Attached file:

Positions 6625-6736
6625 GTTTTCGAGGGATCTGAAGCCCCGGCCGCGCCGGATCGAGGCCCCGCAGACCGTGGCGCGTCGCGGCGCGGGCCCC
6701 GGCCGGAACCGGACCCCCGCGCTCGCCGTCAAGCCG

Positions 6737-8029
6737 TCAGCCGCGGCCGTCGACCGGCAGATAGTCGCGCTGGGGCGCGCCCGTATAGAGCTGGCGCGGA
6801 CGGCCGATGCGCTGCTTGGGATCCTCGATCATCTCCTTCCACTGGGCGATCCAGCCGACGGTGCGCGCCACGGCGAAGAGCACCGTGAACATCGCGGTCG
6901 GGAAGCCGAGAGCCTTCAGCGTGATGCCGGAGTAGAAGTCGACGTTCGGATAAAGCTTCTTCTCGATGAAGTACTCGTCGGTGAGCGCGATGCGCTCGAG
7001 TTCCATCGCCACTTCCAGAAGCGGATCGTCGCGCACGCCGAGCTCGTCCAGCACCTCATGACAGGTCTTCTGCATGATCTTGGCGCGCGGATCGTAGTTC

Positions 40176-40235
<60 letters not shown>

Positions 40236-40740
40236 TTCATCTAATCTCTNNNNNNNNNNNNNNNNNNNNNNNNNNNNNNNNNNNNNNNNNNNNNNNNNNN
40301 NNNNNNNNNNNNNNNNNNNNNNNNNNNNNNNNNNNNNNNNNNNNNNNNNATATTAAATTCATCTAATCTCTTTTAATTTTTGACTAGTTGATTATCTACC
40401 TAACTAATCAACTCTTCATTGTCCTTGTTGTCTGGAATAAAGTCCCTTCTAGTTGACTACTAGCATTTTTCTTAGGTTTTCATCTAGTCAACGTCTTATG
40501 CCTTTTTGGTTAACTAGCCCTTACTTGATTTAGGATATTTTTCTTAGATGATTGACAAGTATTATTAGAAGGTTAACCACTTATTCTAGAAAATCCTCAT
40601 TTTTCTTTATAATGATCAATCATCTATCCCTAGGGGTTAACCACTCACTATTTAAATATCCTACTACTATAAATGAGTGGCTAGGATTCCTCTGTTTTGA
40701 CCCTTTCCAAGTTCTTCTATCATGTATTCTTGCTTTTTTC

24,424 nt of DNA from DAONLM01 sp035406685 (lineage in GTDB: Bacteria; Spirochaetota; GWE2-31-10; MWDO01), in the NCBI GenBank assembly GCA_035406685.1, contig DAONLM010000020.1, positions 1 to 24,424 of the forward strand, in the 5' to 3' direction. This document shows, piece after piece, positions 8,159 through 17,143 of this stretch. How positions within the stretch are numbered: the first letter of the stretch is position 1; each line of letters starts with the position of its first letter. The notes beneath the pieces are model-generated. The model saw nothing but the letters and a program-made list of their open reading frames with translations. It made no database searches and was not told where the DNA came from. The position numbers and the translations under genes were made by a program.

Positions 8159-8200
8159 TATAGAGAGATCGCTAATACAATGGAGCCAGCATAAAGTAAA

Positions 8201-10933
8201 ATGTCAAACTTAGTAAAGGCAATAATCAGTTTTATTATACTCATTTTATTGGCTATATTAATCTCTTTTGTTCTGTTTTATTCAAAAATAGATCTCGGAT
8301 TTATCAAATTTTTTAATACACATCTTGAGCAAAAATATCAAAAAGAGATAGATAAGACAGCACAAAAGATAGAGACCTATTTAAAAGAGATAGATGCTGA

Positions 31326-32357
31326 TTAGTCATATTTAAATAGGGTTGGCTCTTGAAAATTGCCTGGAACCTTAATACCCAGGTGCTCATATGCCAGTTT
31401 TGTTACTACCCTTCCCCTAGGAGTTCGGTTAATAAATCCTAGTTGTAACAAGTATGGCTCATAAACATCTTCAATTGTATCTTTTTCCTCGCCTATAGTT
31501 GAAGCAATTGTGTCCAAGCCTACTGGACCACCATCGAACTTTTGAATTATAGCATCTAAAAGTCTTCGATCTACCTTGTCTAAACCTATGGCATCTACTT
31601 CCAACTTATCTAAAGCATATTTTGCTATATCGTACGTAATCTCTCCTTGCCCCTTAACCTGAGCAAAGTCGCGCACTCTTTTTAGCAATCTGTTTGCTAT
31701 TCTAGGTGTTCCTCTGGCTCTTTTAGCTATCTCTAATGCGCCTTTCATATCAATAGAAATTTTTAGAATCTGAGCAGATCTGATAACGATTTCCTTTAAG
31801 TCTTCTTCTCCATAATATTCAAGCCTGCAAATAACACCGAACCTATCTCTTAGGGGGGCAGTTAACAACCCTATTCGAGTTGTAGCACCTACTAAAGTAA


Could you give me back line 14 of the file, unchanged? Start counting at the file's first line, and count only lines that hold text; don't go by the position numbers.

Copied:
40401 TAACTAATCAACTCTTCATTGTCCTTGTTGTCTGGAATAAAGTCCCTTCTAGTTGACTACTAGCATTTTTCTTAGGTTTTCATCTAGTCAACGTCTTATG